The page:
Im Focus: The fastest light-driven current source

Controlling electronic current is essential to modern electronics, as data and signals are transferred by streams of electrons which are controlled at high speed. Demands on transmission speeds are also increasing as technology develops. Scientists from the Chair of Laser Physics and the Chair of Applied Physics at Friedrich-Alexander-Universität Erlangen-Nürnberg (FAU) have succeeded in switching on a current with a desired direction in graphene using a single laser pulse within a femtosecond ¬¬ – a femtosecond corresponds to the millionth part of a billionth of a second. This is more than a thousand times faster compared to the most efficient transistors today.

Graphene is up to the job

Im Focus: LaserTAB: More efficient and precise contacts thanks to human-robot collaboration

At the productronica trade fair in Munich this November, the Fraunhofer Institute for Laser Technology ILT will be presenting Laser-Based Tape-Automated Bonding, LaserTAB for short. The experts from Aachen will be demonstrating how new battery cells and power electronics can be micro-welded more efficiently and precisely than ever before thanks to new optics and robot support.

Fraunhofer ILT from Aachen relies on a clever combination of robotics and a laser scanner with new optics as well as process monitoring, which it has developed...

Im Focus: The pyrenoid is a carbon-fixing liquid droplet

Plants and algae use the enzyme Rubisco to fix carbon dioxide, removing it from the atmosphere and converting it into biomass. Algae have figured out a way to increase the efficiency of carbon fixation. They gather most of their Rubisco into a ball-shaped microcompartment called the pyrenoid, which they flood with a high local concentration of carbon dioxide. A team of scientists at Princeton University, the Carnegie Institution for Science, Stanford University and the Max Plank Institute of Biochemistry have unravelled the mysteries of how the pyrenoid is assembled. These insights can help to engineer crops that remove more carbon dioxide from the atmosphere while producing more food.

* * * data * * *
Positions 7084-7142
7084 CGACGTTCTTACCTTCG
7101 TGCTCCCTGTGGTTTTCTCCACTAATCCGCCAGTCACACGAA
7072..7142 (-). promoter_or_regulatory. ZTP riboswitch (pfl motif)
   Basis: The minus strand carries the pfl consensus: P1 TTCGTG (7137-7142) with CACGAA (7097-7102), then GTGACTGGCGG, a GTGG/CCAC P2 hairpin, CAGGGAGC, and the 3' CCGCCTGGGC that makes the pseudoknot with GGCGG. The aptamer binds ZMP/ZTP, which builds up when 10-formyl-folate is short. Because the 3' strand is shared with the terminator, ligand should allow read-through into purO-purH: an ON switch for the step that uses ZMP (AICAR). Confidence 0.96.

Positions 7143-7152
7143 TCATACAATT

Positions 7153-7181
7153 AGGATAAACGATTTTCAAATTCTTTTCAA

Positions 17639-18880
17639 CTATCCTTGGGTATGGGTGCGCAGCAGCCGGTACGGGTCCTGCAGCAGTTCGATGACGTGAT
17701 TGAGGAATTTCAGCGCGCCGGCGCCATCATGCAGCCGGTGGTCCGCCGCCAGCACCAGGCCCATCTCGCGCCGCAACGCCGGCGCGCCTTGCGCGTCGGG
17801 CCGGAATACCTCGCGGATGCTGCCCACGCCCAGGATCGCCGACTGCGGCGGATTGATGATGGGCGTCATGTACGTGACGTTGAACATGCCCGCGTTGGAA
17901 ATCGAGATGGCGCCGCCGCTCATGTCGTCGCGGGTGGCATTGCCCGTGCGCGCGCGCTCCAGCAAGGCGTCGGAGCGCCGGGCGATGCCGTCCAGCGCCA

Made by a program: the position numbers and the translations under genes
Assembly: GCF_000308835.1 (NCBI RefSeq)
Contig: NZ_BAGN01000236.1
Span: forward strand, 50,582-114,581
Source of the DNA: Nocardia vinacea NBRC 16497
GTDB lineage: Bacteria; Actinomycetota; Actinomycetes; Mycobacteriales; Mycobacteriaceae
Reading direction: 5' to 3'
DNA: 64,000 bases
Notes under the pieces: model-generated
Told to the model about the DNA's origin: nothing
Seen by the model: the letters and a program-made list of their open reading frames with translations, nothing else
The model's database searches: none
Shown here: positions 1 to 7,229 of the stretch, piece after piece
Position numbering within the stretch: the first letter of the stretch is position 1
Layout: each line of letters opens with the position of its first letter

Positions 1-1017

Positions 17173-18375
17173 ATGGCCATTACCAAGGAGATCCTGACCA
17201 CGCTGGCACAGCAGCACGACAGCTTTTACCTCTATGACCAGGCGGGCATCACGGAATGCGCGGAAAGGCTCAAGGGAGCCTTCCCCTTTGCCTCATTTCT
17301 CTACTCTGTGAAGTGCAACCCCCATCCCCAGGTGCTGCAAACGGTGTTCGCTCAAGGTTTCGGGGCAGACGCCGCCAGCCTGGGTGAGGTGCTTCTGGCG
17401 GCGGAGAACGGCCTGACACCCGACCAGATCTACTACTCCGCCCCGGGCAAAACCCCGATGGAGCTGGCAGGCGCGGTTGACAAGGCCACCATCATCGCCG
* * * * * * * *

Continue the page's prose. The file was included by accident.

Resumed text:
A warming planet

Im Focus: Highly precise wiring in the Cerebral Cortex

Our brains house extremely complex neuronal circuits, whose detailed structures are still largely unknown. This is especially true for the so-called cerebral cortex of mammals, where among other things vision, thoughts or spatial orientation are being computed. Here the rules by which nerve cells are connected to each other are only partly understood. A team of scientists around Moritz Helmstaedter at the Frankfiurt Max Planck Institute for Brain Research and Helene Schmidt (Humboldt University in Berlin) have now discovered a surprisingly precise nerve cell connectivity pattern in the part of the cerebral cortex that is responsible for orienting the individual animal or human in space.

The researchers report online in Nature (Schmidt et al., 2017. Axonal synapse sorting in medial entorhinal cortex, DOI: 10.1038/nature24005) that synapses in...

Im Focus: Tiny lasers from a gallery of whispers

New technique promises tunable laser devices

Whispering gallery mode (WGM) resonators are used to make tiny micro-lasers, sensors, switches, routers and other devices. These tiny structures rely on a...

All Focus news of the innovation-report >>>

Anzeige

Anzeige

Event News

“Lasers in Composites Symposium” in Aachen – from Science to Application

19.09.2017 | Event News

I-ESA 2018 – Call for Papers

12.09.2017 | Event News

EMBO at Basel Life, a new conference on current and emerging life science research

06.09.2017 | Event News

 
Latest News

Nerves control the body’s bacterial community

26.09.2017 | Life Sciences

Four elements make 2-D optical platform

26.09.2017 | Physics and Astronomy

Goodbye, login. Hello, heart scan

26.09.2017 | Information Technology

VideoLinks
B2B-VideoLinks
More VideoLinks >>>